Statistical credibility and the government’s reliabilityRelevant literature on Greeceand#39s economic collapse always refers to statistical credibility as a major cause. According to these sources, Greek officials either distorted economic calculations or they did not publicly report them in time.
On Feb. 3, 2010 the European Commission recommended that the Greek government provide reliable statistics.
In the same report, the commission underlined that andldquoreece has failed in its duty to report reliable budgetary statistics.andrdquoThis is not specific to Greece.
Many countries fail to report credible statistics. For example, a similar debate is taking place in Argentina According to a recent Financial Times report, the Argentinian government has been underreporting inflation figures for years.
In this vein, there are two questions. Why does a government distort statistics? For two reasons: First, to mislead its public.
Though the public doesnand#39t comprise only economics experts, rates of inflation and unemployment are critical barometers by which the average citizen can interpret the economy. By distorting these major economic indicators, the government falsely wins or maintains the trust of the nation, as well as interested parties abroad, mainly foreign investors.
The second question is different: How does a government distort statistics? It happens in two ways, first by simply lying. The second route is more sophisticated.
Governments apparently prefer to use unconventional methods to calculate data such as inflation, while the public expects their economic statistics to be determined using orthodox methodology.So what about Turkey? As in other countries, the Turkish government and its relevant agencies want only to present a positive view of the Turkish economy.
Because of pressure the government applies to the the media, the media cannot report true data More critically, it is argued that Turkey has long employed unorthodox ways of calculating economic statistics. Recent claims that government agencies are deviating from conventional International Labour Organization (ILO) methods of determining unemployment rates is just one example.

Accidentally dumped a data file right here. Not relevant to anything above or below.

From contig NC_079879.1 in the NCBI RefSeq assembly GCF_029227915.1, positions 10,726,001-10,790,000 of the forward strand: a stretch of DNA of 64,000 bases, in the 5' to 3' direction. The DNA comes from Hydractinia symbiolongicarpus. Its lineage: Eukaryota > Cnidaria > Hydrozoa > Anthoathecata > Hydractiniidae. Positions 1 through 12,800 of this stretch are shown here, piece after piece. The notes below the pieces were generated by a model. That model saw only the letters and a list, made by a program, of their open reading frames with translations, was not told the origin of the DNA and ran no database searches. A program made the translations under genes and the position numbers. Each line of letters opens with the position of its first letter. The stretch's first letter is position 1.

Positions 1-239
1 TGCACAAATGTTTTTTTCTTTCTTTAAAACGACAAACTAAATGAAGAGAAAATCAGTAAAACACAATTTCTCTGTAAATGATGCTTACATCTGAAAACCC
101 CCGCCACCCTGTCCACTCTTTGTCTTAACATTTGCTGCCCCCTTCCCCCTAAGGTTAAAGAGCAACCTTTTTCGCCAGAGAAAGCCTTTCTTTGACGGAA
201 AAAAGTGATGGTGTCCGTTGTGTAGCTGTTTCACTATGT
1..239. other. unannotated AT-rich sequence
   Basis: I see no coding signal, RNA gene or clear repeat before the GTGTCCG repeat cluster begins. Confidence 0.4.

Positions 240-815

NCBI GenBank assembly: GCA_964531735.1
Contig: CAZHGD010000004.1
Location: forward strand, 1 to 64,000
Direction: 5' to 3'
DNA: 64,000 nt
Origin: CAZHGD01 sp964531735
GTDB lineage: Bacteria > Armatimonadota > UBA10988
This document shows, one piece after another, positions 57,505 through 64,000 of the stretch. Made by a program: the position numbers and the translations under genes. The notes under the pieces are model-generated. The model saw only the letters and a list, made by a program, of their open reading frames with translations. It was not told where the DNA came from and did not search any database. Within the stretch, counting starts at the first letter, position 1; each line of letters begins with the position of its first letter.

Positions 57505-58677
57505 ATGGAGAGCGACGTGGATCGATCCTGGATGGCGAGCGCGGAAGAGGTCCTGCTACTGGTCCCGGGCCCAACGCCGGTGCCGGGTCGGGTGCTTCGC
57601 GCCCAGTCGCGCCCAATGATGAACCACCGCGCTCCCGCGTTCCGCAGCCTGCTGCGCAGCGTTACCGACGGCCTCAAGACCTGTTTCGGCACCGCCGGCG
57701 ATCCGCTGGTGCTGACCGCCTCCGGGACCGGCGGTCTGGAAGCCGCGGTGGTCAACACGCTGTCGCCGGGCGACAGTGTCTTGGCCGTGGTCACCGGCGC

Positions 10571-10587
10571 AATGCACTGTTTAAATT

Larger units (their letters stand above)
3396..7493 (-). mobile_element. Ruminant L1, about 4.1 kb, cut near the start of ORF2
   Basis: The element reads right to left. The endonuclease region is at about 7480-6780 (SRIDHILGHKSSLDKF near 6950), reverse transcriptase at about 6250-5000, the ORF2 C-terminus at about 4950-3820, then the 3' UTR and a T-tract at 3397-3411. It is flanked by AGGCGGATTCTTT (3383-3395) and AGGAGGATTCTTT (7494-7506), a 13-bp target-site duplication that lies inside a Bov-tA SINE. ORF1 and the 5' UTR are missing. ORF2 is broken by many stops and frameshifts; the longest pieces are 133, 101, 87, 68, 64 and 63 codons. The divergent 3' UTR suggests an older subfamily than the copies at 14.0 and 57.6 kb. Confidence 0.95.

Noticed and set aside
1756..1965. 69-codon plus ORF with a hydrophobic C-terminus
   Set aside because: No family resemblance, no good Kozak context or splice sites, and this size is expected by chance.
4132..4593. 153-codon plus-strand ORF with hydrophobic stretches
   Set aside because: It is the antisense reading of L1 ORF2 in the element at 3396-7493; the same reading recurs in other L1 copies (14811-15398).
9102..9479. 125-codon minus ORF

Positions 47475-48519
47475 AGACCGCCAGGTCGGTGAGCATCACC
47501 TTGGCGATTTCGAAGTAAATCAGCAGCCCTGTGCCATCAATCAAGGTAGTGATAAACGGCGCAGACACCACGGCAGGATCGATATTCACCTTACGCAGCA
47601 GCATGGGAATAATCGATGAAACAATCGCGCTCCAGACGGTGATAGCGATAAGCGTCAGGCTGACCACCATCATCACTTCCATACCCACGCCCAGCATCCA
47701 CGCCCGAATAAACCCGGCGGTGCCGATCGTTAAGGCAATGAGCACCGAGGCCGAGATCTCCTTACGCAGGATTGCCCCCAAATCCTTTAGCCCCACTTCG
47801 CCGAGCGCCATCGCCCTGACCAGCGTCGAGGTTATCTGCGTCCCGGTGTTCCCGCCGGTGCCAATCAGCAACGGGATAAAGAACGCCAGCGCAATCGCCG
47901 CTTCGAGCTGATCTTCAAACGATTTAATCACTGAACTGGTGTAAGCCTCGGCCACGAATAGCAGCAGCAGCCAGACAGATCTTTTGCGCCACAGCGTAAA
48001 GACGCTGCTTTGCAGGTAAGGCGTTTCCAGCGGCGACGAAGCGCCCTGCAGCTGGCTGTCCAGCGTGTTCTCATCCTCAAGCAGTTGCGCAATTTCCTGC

Experts also take issue with the governmentand#39s employment of a highly unconventional method of calculating inflation.On the brink of a serious economic crisis, Turkey should be very careful about its statistical credibility.
This is not merely a technical issue. Statistical credibility determines whether the public is informed correctly or not.
Because the government controls the media, most people have very limited information about the economic reality in which they live, while a crucial tenant of the free-market system demands that consumers act on correct, up-to-date information.An equally important problem is the weakening quality of the Turkish government.
The witch-hunt that the government started two years ago has ensured that it is staffed by new employees who are loyal but whose work is of poor quality. One can observe this deterioration on a daily basis in Turkey.
A dramatic example came recently from the Ministry of Foreign Affairs when it issued an announcement seeking to reserve a large swath of airspace over the Aegean Sea for Turkish military maneuvers until the end of the year The Notice to Airmen (NOTAM) was inaertently declared with an inaccurate coordinate, then canceled.This deterioration of our countryand#39s quality is negatively affecting our statistical credibility.
Statistical credibility is now a part of daily debates in Turkey, as the governmentand#39s numbers are no longer believed by a large segment of Turkish society. For example, does anyone really know the exact amount of Turkish foreign exchange reserves? One can easily understand that numbers given to the public by even the most high-ranking Turkish politicians are not correct.
Risking Turkeyand#39s statistical credibility is incredibly dangerous, as it increases the likelihood of economic crisis. It is now clear that a negative economic outlook awaits Turkey, and that unintelligent mistakes accelerate Turkeyand#39s march into darker days.
SOURCE: Today’s Zaman